In terms of hourly rates, 40% charge $50-99 / hour, with another 25% charging $100-149 / hour.  So two thirds are in this sweet spot of $50-150.  Most planners do not charge by the hour, and I asked those people to estimate what they would charge hourly if they had to, just to get a proper sampling.  There are numerous factors to take into consideration about these numbers, not the least of which is that they do not take into account regional cost differences, nor do they factor in differences in experience levels.  (More on these in the white paper), but it should give you a reasonable point of reference.

Again, please download a free pdf of the complete survey results below, and if you’d like more analysis, pros & cons of the different rates, etc. you can purchase the white paper.  Either way, this is a topic I’ll be blogging more about, so I’d welcome feedback from all of you on this subject, either directly on the blog as comments, or by emailing me offline with your thoughts.

Click Here for Full Survey Results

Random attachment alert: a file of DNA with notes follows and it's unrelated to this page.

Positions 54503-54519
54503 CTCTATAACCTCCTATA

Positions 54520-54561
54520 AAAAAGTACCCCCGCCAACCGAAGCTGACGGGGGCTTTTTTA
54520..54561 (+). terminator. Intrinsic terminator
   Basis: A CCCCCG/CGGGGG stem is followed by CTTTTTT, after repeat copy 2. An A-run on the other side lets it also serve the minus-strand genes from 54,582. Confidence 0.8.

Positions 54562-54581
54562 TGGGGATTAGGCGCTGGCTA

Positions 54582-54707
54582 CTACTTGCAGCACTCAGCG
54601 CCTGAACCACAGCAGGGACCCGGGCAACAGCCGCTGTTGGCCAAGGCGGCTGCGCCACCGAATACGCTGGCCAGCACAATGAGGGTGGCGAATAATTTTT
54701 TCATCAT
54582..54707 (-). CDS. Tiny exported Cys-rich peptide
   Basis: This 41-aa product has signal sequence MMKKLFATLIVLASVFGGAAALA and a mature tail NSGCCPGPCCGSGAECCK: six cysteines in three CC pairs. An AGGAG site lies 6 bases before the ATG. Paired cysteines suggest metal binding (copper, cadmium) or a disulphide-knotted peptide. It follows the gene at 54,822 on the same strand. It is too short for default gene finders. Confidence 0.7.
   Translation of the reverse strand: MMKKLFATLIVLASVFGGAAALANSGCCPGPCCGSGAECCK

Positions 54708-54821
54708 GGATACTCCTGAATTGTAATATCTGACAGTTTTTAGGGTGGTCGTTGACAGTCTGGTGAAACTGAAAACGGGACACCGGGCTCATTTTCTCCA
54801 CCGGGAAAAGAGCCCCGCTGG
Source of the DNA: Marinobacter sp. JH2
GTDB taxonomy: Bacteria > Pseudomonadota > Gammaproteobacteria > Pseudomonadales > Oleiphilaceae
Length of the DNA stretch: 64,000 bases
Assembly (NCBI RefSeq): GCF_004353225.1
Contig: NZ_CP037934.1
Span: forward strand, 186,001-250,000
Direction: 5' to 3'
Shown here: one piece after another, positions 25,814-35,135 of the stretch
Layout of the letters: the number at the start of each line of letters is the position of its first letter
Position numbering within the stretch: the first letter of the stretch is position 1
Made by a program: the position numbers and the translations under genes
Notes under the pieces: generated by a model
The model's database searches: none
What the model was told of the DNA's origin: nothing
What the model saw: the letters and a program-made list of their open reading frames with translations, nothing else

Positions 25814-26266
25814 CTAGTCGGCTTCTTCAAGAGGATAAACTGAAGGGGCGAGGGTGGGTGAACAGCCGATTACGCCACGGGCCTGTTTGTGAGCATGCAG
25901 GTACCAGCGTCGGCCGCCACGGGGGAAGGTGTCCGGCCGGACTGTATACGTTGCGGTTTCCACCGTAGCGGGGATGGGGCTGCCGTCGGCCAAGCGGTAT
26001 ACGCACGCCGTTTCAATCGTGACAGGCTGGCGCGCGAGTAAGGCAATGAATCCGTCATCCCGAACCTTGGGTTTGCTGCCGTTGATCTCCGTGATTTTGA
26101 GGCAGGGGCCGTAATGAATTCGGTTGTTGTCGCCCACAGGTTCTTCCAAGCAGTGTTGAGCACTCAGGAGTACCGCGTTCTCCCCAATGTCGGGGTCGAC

Click Here to Learn About the White Paper on Planner Pricing

Are There Too Many Event Planners Out There? If so, What Does it Mean for You?

Posted April 15, 2010

Is the Market Over-Saturated?

“Uggh.  Everyone’s an event planner now.” 20 year planner in Chicago.

“My event department got cut in half, and they’re giving some of my events to admins.  Can you believe it?  Admins!” 12 year corp. planner in NYC.

“Just lost a wedding client who’s hiring a friend (with no experience) to help her.  She wants to hire me for day-of only.” 7 year wedding planner in Dallas.

“They’re like mushrooms.  You go outside after it rains and it seems a dozen more planners have sprouted under a tree. They’re popping up everywhere.” 15 year event designer in LA.

Can we talk about this now?  Is it heresy to say there are too many event planners out there?  The quotes above were all given to me within the last month by frustrated, no, incredibly frustrated, event planners.  They are pulling their hair out.

What I want to know, however, is why anyone is surprised.  It seems like only yesterday when practically every planner I knew was complaining they were not getting enough recognition as professionals.  They wanted to be taken more seriously.  Well, they’re taken more seriously now.